Offsetting these two not inconsiderable detractions are the filmmakers’ shrewd choices of guides to Greater L.A. Historian Mike Davis, photographed alongside the concrete channel that is the Los Angeles River, takes us back to the city’s pueblo beginnings, and longtime Latino activist Bert Corona (who died last week at age 82) calls attention to the discrimination his people have faced for more than a century. Among the best of the documentary’s witnesses is crime fiction writer James Ellroy, who, when not showing off, observes that some people come to Los Angeles who “want to live some utopian fantasy” and are “driven crazy when they fail.” A droll Buck Henry, who grew up in the motion-picture industry, offers astute takes on Hollywood, and veteran journalist Nick Beck, who grew up in Hollywood, laments its decline. Realtor Elaine Young conducts a breezy, lighthearted tour of Beverly Hills, and architectural historian Margaret Crawford takes us on a revealing ride from one end of Sepulveda Boulevard to the other.
Frank Wilkinson, who was with the postwar public housing authority, relates the repeated betrayal of several housing projects, like the proposed conversion of Chavez Ravine into a Richard Neutra-designed low-cost residential community, as well as his own blacklisting in the McCarthy era. The LAPD’s late, legendary homicide detective John St. John (“Jigsaw John”) recalls key cases in his 51-year career, including the lurid, brutal, never-solved 1947 “Black Dahlia” murder case. Jazz legend Buddy Collette recalls Central Avenue in its nightclub glory days, growing up in Watts and being shooed away by Simon Rodia as he was building his famous towers--and, of course, the hard realities of segregation.
Writer-director John Milius relates the pleasures of surfing; writer Joan Didion comments on the transitory quality of L.A. life, its lack of a sense of history or permanence; and painter David Hockney, a longtime resident, expresses his affection for the city from the splendor of his residence off Mulholland Drive. There’s no way that Neville and Pallenberg could be expected to be all-inclusive, but in their distinctive, personal manner, they and their interviewees do capture an idea of what life is like in Los Angeles and how it got that way. “Shotgun Freeway” will be followed by Jacques Demy’s 1969 valentine to L.A., “The Model Shop,” which finds his “Lola” (Anouk Aimee) adrift in Hollywood.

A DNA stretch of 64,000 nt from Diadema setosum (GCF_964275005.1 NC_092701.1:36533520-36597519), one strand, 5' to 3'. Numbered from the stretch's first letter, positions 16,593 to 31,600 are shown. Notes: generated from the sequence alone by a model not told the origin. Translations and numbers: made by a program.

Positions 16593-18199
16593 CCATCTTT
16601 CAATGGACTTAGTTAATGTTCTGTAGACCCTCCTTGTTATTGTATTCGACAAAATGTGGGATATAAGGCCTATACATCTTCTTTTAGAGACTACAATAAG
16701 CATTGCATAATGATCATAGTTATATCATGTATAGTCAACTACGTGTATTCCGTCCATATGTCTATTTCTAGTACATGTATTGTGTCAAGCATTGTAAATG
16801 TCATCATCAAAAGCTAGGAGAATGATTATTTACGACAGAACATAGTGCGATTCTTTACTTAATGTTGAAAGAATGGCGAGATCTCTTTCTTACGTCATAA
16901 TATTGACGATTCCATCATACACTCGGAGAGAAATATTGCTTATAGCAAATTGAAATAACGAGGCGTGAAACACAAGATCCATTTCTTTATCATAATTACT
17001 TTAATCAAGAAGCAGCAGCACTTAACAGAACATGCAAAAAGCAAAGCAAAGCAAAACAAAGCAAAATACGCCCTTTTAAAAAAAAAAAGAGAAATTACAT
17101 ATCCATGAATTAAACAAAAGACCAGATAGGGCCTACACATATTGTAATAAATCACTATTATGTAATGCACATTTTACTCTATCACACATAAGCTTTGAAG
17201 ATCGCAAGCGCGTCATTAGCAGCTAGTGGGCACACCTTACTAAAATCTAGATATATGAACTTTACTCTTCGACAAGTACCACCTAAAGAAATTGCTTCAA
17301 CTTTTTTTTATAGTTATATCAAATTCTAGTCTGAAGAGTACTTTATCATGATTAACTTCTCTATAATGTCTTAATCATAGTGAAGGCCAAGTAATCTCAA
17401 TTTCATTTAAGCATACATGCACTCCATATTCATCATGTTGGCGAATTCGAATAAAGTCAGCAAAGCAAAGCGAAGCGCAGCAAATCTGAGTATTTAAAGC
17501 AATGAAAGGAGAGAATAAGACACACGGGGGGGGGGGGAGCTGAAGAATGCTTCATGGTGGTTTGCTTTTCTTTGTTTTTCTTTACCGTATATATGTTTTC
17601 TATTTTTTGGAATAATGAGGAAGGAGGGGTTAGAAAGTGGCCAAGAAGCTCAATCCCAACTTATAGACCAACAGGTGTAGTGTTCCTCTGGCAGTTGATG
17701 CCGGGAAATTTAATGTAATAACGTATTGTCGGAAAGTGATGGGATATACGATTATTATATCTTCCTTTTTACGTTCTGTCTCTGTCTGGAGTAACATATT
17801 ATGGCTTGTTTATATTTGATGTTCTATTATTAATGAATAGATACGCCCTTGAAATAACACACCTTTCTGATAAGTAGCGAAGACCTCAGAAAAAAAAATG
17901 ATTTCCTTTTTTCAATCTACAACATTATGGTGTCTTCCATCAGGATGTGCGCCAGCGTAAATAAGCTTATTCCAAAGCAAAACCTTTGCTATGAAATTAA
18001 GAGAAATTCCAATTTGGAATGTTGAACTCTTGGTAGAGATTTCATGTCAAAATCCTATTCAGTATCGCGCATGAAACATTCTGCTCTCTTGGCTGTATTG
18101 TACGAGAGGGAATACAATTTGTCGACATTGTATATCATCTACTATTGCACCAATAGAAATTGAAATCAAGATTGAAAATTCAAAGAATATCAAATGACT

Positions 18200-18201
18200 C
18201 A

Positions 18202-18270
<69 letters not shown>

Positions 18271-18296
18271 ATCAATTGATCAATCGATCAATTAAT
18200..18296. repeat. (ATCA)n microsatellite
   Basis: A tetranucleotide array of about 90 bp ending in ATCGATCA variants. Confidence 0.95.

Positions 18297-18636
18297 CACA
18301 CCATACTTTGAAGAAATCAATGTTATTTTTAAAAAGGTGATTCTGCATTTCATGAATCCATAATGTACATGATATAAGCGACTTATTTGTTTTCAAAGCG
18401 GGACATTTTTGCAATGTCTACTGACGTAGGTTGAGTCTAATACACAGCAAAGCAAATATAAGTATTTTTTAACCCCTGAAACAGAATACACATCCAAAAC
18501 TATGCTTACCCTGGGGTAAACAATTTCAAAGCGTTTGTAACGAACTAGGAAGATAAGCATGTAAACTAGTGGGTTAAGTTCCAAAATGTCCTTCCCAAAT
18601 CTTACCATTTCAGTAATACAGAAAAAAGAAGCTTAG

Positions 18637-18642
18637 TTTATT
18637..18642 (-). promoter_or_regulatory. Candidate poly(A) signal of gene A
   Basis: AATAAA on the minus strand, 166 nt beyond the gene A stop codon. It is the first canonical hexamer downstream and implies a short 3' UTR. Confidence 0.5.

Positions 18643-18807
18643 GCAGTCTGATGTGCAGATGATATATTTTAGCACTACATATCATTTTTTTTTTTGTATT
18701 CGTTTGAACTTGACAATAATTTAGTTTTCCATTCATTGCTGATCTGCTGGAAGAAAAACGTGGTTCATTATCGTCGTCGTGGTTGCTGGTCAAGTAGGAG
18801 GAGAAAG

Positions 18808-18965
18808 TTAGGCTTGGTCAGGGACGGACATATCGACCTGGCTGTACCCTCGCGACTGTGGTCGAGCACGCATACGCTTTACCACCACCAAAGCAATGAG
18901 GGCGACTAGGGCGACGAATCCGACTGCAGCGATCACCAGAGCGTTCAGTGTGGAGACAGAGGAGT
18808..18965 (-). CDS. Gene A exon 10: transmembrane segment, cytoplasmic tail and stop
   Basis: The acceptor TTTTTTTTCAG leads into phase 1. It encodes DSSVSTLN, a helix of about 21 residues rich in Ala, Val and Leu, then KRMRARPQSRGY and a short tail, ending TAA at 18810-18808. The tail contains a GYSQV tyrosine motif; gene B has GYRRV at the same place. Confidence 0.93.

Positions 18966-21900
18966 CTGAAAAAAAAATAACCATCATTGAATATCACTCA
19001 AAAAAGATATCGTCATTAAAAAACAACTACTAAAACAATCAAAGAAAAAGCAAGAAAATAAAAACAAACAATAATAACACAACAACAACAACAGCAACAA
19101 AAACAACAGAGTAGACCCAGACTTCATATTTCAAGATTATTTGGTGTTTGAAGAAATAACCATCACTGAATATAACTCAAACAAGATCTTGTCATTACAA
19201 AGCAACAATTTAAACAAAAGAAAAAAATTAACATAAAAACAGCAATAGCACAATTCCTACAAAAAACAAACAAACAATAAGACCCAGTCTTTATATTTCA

The Saturday screening of “The Day of the Locust” will be preceded at 7:30 p.m. by a discussion with its cinematographer, Conrad Hall, hosted by writer-director Robert Towne. On Tuesday, LACMA will screen “Alice Doesn’t Live Here Anymore” (1974) as part of an in-person tribute to Ellen Burstyn, who will discuss her career with New York Times film critic Elvis Mitchell. 5905 Wilshire Blvd. (323) 857-6010.
A favorite of Marcello Mastroianni among his films was Valerio Zurlini’s “Family Diary” (1962), in which he played a journalist trying to cope with the loss of a younger brother (Jacques Perrin). This beautiful, melancholy film launches the UCLA Film Archive’s eight-film retrospective “Zurlini’s Diaries” Tuesday at 7:30 p.m. in Melnitz Hall’s James Bridges Theater. (310) 206-FILM.
The Silent Movie’s Tribute to F.W. Murnau concludes Friday with an 8 p.m. screening of the classic “The Last Laugh” (1924), in which a proud Berlin hotel doorman (Emil Jannings) is devastated by his demotion to men’s room attendant. 611 N. Fairfax Ave. (323) 655-2520.
The Nuart will screen a new 35-millimeter print, with new English subtitles, of Fellini’s “Satyricon” (1969) Friday through Tuesday. Gordon Mitchell, star of numerous Italian-made heroic epics and who played a cutthroat bandit in “Satyricon,” will be interviewed Friday at 8:30 p.m. by MGM’s John Kirk, who oversaw the film’s restoration. 11272 Santa Monica Blvd. (310) 478-6379.